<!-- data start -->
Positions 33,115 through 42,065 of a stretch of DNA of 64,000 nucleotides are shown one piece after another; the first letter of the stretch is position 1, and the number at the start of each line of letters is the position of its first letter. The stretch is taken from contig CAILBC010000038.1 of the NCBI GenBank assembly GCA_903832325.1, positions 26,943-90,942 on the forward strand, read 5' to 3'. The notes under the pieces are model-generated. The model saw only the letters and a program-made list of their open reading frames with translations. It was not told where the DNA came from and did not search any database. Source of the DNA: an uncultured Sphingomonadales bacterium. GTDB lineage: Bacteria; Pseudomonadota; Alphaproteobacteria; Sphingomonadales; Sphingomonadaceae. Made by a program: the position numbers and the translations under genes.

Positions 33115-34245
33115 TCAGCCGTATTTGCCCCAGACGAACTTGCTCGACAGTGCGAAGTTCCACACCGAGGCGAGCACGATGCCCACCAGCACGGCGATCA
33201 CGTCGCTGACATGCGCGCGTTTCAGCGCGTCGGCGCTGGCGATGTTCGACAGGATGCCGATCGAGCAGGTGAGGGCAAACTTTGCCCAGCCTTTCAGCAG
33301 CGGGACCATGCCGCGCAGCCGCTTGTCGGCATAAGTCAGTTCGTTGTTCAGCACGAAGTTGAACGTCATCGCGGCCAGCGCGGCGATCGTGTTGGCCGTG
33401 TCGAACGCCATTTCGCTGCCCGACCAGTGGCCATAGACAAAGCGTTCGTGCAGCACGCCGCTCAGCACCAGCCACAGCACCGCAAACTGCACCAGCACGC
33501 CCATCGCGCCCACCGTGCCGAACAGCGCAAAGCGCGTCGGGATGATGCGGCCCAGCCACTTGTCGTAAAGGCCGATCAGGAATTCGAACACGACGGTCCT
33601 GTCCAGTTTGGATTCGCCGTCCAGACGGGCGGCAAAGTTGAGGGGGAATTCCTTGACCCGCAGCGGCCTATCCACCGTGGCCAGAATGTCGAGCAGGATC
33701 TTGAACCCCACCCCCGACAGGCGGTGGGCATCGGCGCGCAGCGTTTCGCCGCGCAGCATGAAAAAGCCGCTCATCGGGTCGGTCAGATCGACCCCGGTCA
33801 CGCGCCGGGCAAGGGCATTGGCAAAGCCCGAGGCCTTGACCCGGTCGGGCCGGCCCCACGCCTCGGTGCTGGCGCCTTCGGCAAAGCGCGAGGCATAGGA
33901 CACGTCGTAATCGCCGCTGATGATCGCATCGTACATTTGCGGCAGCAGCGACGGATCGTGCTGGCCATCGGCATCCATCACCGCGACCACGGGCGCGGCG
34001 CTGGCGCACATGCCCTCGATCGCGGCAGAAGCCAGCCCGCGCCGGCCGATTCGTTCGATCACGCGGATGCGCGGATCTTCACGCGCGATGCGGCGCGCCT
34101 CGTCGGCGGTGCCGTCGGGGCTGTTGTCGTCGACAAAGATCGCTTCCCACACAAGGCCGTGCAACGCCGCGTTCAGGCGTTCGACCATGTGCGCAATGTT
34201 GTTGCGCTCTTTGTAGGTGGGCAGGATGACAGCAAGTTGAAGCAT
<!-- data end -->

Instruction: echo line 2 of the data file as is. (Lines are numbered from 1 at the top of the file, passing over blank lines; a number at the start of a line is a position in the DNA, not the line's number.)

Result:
Positions 33115-34245